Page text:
Understand the Dress Code: There’s no need to circumvent the obvious: Suit separates don’t fall under formal dress codes, like black-tie dressing. Rather, they flit among the nebulous realms of business and smart casual and cocktail dress, where vibrantly coloured or patterned suiting has already found a home. In turn, if you’ve ever thought a full-on navy suit was overkill for these affairs, splicing it with the tan or light grey one in your wardrobe takes it down a notch. At the same time, your suit separates provide the framework, but the rest of the rules matter, too. Smart casual presents that opportunity to bring out a polo or fitted T-shirt to wear underneath, and even dress sneakers fit the bill. For cocktail dress, this errs on the casual end, and a button-front or knit shirt, plus a pair of Oxford shoes, better aligns with expectations. However, in thinking about work dress codes, avoid suit separates if your office has a strict or even occasional business dress policy. You’ll find yourself appearing as if you don’t fully understand professional expectations or intentionally subverted them.


What About Three-Piece Suits?: Most advice for experimenting with suit separates assumes you have a series of two-piece ensembles in your wardrobe. Truth be told, this pairing remains the dominant suit silhouette, with three-pieces reserved for more formal affairs. Yet, three-piece suits lend themselves to a moderate degree of mixing and matching, within reason. Assuming you have a solid-colour variety hanging in your wardrobe, you can swipe out the matching waistcoat for a coordinated yet contrasting shade or print – although something too bold makes you appear like an American teen heading off to prom. Then, each piece, to some extent, can stand on its own merits, offering either statement appeal against a solid-colour shirt or the elegance and luxury of a more refined fabric, like tweed or worsted wool.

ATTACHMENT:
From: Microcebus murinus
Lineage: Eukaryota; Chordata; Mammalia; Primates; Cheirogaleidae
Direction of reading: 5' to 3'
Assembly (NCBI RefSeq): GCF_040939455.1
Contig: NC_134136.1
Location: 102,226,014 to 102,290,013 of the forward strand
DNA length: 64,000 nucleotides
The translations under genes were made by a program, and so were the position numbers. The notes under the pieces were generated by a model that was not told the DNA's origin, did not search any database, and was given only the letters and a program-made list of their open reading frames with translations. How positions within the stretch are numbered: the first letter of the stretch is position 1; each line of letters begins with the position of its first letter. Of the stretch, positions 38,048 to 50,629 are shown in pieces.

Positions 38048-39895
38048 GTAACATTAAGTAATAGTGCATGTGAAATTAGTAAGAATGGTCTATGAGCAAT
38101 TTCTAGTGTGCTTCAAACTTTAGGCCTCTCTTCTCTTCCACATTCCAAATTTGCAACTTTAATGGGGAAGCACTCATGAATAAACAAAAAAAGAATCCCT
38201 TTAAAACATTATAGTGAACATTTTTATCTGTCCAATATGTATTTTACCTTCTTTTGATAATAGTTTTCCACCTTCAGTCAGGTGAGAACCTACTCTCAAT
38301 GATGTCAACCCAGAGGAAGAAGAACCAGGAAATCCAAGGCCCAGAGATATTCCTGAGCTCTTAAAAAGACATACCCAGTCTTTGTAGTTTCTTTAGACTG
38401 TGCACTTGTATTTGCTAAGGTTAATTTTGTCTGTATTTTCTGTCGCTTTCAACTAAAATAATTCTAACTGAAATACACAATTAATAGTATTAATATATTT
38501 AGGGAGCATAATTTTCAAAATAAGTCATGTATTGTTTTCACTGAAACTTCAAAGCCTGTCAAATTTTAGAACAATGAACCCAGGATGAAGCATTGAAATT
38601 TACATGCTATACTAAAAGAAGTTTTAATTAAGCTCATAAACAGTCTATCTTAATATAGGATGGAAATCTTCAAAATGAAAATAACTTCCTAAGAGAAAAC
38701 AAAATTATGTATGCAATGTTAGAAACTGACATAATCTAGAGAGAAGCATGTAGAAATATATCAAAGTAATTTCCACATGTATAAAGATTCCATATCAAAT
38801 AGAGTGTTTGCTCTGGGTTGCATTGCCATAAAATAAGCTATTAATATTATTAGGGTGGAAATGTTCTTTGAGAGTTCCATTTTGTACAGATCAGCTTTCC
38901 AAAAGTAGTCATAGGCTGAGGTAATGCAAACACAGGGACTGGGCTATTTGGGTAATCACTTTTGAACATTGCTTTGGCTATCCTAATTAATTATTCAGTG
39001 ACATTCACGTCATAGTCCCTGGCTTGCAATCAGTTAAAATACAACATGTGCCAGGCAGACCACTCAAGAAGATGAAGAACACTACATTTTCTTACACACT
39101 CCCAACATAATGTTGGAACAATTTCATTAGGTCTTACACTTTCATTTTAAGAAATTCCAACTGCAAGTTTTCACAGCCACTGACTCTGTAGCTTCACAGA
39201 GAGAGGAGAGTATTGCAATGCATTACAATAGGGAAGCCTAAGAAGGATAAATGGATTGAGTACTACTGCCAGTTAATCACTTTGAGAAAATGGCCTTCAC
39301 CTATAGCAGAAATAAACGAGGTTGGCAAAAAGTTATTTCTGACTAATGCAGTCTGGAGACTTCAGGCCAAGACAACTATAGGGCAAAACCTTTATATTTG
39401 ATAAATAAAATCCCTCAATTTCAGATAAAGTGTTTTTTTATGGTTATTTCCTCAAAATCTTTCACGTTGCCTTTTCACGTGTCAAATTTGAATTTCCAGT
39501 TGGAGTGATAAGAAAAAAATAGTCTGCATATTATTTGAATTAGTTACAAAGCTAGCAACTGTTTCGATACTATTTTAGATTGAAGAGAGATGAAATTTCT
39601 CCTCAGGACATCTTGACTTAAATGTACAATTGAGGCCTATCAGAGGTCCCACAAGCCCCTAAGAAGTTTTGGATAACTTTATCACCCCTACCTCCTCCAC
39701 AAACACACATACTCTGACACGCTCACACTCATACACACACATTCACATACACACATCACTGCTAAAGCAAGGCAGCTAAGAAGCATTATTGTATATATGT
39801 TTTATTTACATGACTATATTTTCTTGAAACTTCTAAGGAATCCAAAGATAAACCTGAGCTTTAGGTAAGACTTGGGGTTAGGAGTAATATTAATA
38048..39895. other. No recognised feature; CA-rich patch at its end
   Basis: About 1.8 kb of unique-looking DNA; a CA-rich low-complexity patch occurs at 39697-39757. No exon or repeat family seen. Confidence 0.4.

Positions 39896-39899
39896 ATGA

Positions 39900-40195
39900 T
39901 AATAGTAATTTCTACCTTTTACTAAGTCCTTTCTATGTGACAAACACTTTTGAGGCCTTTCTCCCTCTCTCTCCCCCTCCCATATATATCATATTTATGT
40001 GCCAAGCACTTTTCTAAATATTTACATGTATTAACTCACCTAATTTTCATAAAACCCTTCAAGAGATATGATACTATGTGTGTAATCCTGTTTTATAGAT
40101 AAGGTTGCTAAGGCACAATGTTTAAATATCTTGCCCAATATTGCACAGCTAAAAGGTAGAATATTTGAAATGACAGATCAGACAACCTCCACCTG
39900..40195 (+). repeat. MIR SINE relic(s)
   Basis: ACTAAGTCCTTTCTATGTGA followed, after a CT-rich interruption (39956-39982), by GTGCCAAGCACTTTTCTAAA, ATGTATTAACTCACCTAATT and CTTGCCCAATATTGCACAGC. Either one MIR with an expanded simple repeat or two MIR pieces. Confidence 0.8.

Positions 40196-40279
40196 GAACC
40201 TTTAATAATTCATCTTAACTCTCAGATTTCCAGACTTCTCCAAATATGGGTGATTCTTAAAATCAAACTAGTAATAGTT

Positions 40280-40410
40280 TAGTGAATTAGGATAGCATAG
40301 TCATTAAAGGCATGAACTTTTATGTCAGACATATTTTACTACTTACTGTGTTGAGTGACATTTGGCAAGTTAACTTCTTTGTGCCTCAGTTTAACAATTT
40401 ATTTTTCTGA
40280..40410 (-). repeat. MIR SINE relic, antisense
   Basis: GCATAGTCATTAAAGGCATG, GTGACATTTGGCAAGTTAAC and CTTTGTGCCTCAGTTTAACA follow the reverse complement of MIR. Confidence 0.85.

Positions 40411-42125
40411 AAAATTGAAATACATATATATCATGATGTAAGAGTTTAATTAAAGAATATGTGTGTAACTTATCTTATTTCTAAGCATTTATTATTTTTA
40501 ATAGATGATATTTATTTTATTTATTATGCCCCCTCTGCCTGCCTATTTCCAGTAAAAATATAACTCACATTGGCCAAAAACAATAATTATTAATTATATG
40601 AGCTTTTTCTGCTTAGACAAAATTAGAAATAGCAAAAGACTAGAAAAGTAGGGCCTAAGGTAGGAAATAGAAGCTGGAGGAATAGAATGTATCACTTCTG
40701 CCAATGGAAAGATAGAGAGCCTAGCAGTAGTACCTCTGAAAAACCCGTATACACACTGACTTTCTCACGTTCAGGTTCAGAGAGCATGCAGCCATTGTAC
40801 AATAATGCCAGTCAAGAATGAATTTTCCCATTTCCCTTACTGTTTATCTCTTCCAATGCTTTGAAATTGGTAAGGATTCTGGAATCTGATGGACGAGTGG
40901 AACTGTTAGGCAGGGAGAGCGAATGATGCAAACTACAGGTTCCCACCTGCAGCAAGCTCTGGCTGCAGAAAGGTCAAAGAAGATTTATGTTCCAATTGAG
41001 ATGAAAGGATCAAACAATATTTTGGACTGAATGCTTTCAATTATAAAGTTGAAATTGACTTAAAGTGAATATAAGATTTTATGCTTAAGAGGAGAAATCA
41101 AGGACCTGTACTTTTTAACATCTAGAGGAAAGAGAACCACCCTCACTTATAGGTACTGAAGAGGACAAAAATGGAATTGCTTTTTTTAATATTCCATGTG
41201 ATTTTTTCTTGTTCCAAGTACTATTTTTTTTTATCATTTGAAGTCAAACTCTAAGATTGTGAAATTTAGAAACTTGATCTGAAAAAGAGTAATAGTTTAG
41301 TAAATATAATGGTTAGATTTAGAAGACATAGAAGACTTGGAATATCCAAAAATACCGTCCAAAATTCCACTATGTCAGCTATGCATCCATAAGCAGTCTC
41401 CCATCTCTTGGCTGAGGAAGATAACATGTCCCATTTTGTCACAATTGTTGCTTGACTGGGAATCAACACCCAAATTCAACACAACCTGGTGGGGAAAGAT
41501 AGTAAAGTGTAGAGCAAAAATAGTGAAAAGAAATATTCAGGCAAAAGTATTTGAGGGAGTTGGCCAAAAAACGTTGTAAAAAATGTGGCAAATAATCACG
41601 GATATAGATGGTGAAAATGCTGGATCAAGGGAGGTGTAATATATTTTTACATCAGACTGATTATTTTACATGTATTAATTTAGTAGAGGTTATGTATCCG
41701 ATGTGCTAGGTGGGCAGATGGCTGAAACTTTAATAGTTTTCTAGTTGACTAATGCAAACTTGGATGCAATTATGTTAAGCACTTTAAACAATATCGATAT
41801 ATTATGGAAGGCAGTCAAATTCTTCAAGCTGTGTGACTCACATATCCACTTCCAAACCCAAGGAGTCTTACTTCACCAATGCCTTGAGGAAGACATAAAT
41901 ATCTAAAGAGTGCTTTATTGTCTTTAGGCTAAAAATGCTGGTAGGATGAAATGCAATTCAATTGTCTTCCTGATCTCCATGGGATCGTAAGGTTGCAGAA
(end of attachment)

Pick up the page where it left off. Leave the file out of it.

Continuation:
How to Wear Suit Separates 

So much can go well – yet so much can also go wrong. Much of the pairing centres around how well fabrics and colours complement each other. Yes, avoid mixing warm- and cool-weather fabrics, but what else? For one, be alert to the suit’s tailoring. While more spacious cuts have returned, avoid mixing your voluminous double-breasted blazer with skinny trousers. Rather, keep the fit consistent between both halves, as this leads to a sense of cohesiveness. Without it, you’ve returned to rummaging through the bargain bin. Secondly, while we’re all being presented with more suit options – Florals! Bright colours! Checks! – understand what you’re working with. Keep the colours toned down – unless you have a singular statement shade – and avoid breaking up a patterned suit. It’ll look like you cut off one side and left it hanging. Instead, know your pool of tools: Keep to more neutral colours and the occasional statement shade, and vary fabric textures within fabric weights. Know which pieces simply gel with each other – and which look majorly mismatched. From here, the following pairings are common:

Carl Friedrik
Carl Friedrik

Double Up on Neutrals: Select one neutral suit jacket, and pair it with a different set of neutral trousers. It can’t get any simpler, especially when you’re working from a narrow spectrum of shades that all complement each other. This itself is Spezzato in its most straightforward interpretation. 

Tonal Dressing: And, they say you can’t do much with a black suit, except wear it to funerals. Whether you want to call it tonal or monochrome, staying within the same colour spectrum revolutionises a typical by-the-numbers pairing. Whether you go with black and grey or veer toward navy and sky blue, contrast automatically emerges from this degree of variance. As a tip, don’t select shades too similar in hue – for instance, charcoal with black – as you’ll appear as if you accidentally put on a poorly coordinated suit. 

Try a Little Texture: Twill, corduroy, houndstooth, and tweed have all been making the rounds and tend to pull from the same weight of fabric. If you’d like to push the boundaries a bit, rest within the realm of neutrals while adding a second dimension through details.

Tommy Hilfiger
Tommy Hilfiger

Ivan Yaskey

Philadelphia’s streetwear scenes and working as a copywriter for a Boston-based menswear brand sparked Ivan's passion for fashion and style more than a decade ago.